One of the perks of being a McGill graduate student is the variety of workshops that are offered throughout the year. I once heard that there is a workshop to help you manage all the workshops! As we all know, graduate students have a lot on their plate – lab work, literature reviews, industrial meetings, TAing, submitting papers, etc. So, let’s assume that they see an ad for an interesting workshop, why would they add something extra to their busy schedule?
I would like to share with you my experience with a specific series of workshops, the MyResearch modules offered by the library. As a newbie PhD student in 2016, I attended all the orientation seminars and I remember quite fondly a passionate librarian (if you’ve met Giovanna Badia you know what I am talking about) talking about the benefits of the McGill libraries and the MyResearch series. I thought I’d give it a try, but the dates were in conflict with my courses. Giovanna had mentioned that if you complete all series you get acknowledged in your co-curricular record and a free USB. So, what should I do now? Should I go to half of it? And what about my USB? All I had to do was ask the librarians if there was an alternative and gladly, I managed to finish all the modules (yes, I got that USB in the end) by attending two in the fall semester and two at different times (one through an overlapping course and one through a different date workshop).
So – apart from the USB – what are the benefits for those who attend this series in their first year of graduate studies? In Module 1 (aka the EndNote Module) we learned how to use EndNote. It can be used to reference in your written work (lab reports, papers, etc.) as well as to build a database of the papers you search online. If you start building that database in your first year, you will be thanking yourself when it’s time to write that literature review, that introduction to your first paper or when wondering “where did that literature value came from”. In the following modules, we learned among others how to search for papers, how to find which papers are good, and what people do in conferences! If it’s your first year at McGill, I definitely recommend checking the series.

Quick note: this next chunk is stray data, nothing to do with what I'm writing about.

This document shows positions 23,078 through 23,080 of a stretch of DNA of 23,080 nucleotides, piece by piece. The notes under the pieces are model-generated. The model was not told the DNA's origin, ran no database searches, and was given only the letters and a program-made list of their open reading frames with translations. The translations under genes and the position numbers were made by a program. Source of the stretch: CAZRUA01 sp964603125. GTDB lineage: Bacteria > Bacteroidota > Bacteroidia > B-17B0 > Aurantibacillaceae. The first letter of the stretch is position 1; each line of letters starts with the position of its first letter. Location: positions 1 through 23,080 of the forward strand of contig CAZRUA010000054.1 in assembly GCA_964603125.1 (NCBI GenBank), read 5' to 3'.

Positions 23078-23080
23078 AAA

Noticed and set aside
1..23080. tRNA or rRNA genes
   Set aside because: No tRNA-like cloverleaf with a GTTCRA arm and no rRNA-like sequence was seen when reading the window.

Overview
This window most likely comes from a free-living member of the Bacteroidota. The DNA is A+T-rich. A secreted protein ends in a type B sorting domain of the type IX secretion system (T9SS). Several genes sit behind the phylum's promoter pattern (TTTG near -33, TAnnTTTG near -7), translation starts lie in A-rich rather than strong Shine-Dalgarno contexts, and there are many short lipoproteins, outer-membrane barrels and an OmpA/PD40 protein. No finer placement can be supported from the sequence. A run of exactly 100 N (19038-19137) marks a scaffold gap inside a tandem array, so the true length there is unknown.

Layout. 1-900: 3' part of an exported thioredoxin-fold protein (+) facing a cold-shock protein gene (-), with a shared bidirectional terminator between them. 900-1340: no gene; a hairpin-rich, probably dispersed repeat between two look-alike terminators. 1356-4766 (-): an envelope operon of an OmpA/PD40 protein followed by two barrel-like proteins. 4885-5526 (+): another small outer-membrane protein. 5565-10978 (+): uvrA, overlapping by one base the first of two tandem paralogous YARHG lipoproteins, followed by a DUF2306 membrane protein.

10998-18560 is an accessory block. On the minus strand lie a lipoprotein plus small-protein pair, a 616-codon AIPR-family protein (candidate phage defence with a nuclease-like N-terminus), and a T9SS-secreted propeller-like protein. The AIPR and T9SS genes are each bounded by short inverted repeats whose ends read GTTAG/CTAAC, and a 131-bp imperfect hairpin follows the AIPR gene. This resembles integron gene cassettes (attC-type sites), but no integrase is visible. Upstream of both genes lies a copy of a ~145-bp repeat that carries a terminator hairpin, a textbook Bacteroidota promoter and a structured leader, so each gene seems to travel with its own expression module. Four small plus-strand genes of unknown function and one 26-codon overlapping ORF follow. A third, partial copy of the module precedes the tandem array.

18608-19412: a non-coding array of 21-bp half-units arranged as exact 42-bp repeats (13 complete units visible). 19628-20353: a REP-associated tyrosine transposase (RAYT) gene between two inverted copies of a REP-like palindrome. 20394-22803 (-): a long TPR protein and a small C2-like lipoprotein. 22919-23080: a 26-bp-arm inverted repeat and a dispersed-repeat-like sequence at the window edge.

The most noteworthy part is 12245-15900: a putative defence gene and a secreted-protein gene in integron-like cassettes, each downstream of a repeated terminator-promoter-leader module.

What about the people that are in the middle of their degrees? Well, I guess that at this point you might have learned one thing or two about referencing software. If you haven’t thought, or if you want to explore in depth, you know where to come! I believe you will find concept mapping (in Module 2) very useful when you want to explain your project to a larger audience- in a conference, in a meeting, in a grant proposal. Also, the insights of impact factors and open access will help you choose journals when you are about to publish your first paper and protect your rights as an author.
All in all, I believe MyResearch workshops can help you in different ways at different stages of your degree and it is definitely worth a look at the description of each module. The dates this semester are:
- Module 1: EndNote Essentials, Tuesday Mar.12 12:30-2:30pm
- Module 2: Graduate Research Tool Kit, Thursday Mar.14 12:30-2:30pm
- Module 3: Search Strategies & Techniques, Tuesday Mar.19 12:30-2:30pm
- Module 4: Getting Your Research Out, Thursday Mar.21 12:30-2:30pm
All four modules will take place in Room 413 of Schulich Library. Registration is now open. Seats are limited. First come, first served! And I heard a rumour that this year -apart from the USB- there will be coffee and donuts :O
Hope to meet you all there!
Christina Katsari, Skills Development Assistant at MyResearch series
Banner image by @genny.lam // @gradlifemcgill